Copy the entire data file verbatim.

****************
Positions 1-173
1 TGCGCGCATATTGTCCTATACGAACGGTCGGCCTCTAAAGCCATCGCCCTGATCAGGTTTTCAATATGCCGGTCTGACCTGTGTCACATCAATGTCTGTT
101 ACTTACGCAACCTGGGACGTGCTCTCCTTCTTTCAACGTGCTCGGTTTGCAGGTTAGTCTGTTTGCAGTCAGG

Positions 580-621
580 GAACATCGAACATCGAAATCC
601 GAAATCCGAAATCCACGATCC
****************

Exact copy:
Positions 1-173
1 TGCGCGCATATTGTCCTATACGAACGGTCGGCCTCTAAAGCCATCGCCCTGATCAGGTTTTCAATATGCCGGTCTGACCTGTGTCACATCAATGTCTGTT
101 ACTTACGCAACCTGGGACGTGCTCTCCTTCTTTCAACGTGCTCGGTTTGCAGGTTAGTCTGTTTGCAGTCAGG

Positions 580-621
580 GAACATCGAACATCGAAATCC
601 GAAATCCGAAATCCACGATCC